Oncometopia orbona (Fabricius 1798a: 520)

Broad-headed sharpshooter

Basionym: ? orbona Fabricius, 1798
Published in: Fabricius, J.C. (1798a) Ryngota. In Entomologiae Systematicae Supplementum. Hafniae, Proft et Starch. pp. 511–524.

Description & Identification

Very large, robust species. male 11.50—12.50 mm., female 12.00—12.80 mm. (Nielson, 1968)General colour light brown to nearly black. Crown and pronotum light brown with black markings, surface coarsely rugulose; elytra brown to black, apex brown. (Nielson, 1968)Pygofer in lateral aspect about as long as wide, caudal margin broadly convex, ventral margin with long spine projecting posteriorly; aedeagus in lateral aspect with large ventral spine, recurved, elongate, attenuated apically; aedeagal shaft with broad projection extending dorsad and narrow constricted distal process, distal process with sharp spine at apex, ventral surface of aedeagal shaft with sagittal groove; style in dorsal aspect simple, apex truncate; female seventh sternum in ventral aspect with caudal margin trilobed. (Nielson, 1968)This species is related to and sometimes confused with nigricans, but can be separated by the aedeagus with a very broad ventral process and a short curved process distad of the aedeagal shaft. (Nielson 1968)

Biology & Ecology

The biology of this species was thoroughly studied by Turner and Pollard in 1959 (1959). Their results are summarized here. Host plants included 47 species in 25 families upon which it fed and 18 species in which it laid eggs. Preference for sunflower, hollyhock, okra, lambsquarters, ash, oak, silktree, and crapemyrtle was noted and peach was particularly favored in the spring and fall. This species overwintered as adults in wooded areas and moved into peach orchards and to trees and shrubs around homesteads in the early spring. In the summer, feeding was generally confined to herbaceous plants growing in open fields, then in the fall populations moved into peach orchards and other areas inhabited by trees and shrubs. When hosts were abundant, it was a solitary feeder, but it became gregarious when host plants were scarce. Studies in the insectary revealed that the species mated only once and laid eggs that hatched in about 12 days. Herbaceous plants were preferred over woody plants for oviposition. The average length of the nymphal stage in the first generation was 57.1 days, second generation 60.3 days, and through the fourth instar in the third generation 39.4 days. Adult longevity averaged 56 to 68. days among generations. Two generations and a partial third were produced. (Nielson, 1968)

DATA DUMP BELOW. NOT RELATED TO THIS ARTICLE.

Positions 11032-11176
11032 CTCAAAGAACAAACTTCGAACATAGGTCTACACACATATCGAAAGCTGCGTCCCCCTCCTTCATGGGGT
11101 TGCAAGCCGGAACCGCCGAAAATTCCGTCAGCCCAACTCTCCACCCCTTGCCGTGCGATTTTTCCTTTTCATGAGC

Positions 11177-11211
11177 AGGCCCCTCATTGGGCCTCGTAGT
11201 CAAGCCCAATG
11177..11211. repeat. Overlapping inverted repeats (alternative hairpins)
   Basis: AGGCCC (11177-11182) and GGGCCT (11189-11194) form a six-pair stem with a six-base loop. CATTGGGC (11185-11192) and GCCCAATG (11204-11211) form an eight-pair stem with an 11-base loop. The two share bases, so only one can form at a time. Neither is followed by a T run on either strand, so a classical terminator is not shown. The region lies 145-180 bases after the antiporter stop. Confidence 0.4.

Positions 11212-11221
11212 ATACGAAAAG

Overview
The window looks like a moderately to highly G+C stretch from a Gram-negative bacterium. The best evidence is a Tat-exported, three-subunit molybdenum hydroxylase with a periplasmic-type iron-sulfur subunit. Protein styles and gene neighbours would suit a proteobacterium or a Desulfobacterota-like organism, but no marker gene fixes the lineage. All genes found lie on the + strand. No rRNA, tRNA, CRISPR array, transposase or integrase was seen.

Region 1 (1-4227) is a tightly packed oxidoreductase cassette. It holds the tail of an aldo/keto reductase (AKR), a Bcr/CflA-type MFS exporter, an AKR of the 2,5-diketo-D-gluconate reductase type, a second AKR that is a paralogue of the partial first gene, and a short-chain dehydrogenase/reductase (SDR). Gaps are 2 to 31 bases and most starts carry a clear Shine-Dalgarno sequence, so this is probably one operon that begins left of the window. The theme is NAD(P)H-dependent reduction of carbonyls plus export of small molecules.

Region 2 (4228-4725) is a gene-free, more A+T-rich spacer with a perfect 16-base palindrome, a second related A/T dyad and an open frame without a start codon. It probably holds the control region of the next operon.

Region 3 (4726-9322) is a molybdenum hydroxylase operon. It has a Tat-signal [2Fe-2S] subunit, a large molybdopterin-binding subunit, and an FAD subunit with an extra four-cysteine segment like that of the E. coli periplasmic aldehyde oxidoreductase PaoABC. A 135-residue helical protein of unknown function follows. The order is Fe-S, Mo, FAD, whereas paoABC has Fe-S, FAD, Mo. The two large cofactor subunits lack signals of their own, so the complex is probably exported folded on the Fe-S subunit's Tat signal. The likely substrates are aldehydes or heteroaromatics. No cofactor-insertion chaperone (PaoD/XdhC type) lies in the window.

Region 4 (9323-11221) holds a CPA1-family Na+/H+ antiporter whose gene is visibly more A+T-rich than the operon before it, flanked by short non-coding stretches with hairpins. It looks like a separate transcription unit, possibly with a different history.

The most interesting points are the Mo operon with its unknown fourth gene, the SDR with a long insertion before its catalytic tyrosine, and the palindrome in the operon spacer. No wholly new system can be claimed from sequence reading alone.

(Fabricius 1798a: 520)


? undata Fabricius, 1794
Oncometopia undata (Fabricius, 1794)
Proconia undata (Fabricius, 1794)
Tettigonia undata (Fabricius, 1794)
? orbona Fabricius, 1798
Parametopia orbona (Fabricius, 1798)
Proconia orbona (Fabricius, 1798)
Tettigonia orbona (Fabricius, 1798)

Common Names (full list)

Broad-headed sharpshooter
Source: Catalogue of Life Checklist

Additional Images

Images provided by GBIF data providers. We cannot verify that identifications are correct.

Worldwide Distribution

United States,Brazil(Metcalf Cat.),United States(Young 1968a).This is a predominant species in the Southeastern and Central United States. In 1959, Turner and Pollard (794) recorded it from Florida north to Maryland and west to Illinois, Missouri, and Texas. Schroder (670) reported it from northern Mexico in 1959. It may also occur in Arizona. (Nielson, 1968)

North America
South America

Distribution point data provided by GBIF.

Vector Status

Economic Crops


This species is a vector of phony peach disease virus and Pierce’s disease virus of grape in Georgia. In 1949, Turner (792) first reported the transmission of phony peach disease virus by this species under the name of 'Oncometopia undata (Fabricius).” Confirmation was obtained by Turner and Pollard in 1959 (795), who found that the species was the most efficient (33.0 percent) vector tested among four other leafhopper species. The vector became infective after an acquisition feeding period of 1 day, but usually required 3 to 4 days. The latent period of the virus in the insect was about 15 days. Tests indicated that this species was capable of transmitting the virus naturally, although as a vector it was not considered as efficient as coagulate. In 1962, Kaloostian et al. (408) reported this species as a vector of Pierce’s disease virus of grape in Georgia. Transmission was accomplished after a 3-day acquisition feeding period and a 21- to 105-day transmission feeding period.(Nielson 1968)This species is considered second in importance as a vector of phony peach disease virus and of some importance as a vector of Pierce’s disease virus of grape in Georgia.(Nielson 1968)

Plant Diseases


EFSA, 2019.

Pest categorisation of non-EU Cicadomorpha vectors of Xylella spp.

Nielson, M. W. 1968b. The leafhopper vectors of phytopathogenic viruses (Homoptera, Cicadellidae). Taxonomy, biology and virus transmission.


EFSA, 2019.

Pest categorisation of non-EU Cicadomorpha vectors of Xylella spp.

Nielson, M. W. 1968b. The leafhopper vectors of phytopathogenic viruses (Homoptera, Cicadellidae). Taxonomy, biology and virus transmission.


Cicadellidae Cicadellinae Grape Membracoidea North America Oncometopia Peach Proconiini South America Phony peach disease Pierce's disease Xylella fastidiosa

Oncometopia orbona (Fabricius 1798a: 520): Wilson M. R. & Turner J. A. 2021. Insect Vectors of Plant Disease. Amgueddfa Cymru - National Museum Wales. Available online at http://insectvectors.science/vector/1762. [ Accessed:  28/11/2023 ].
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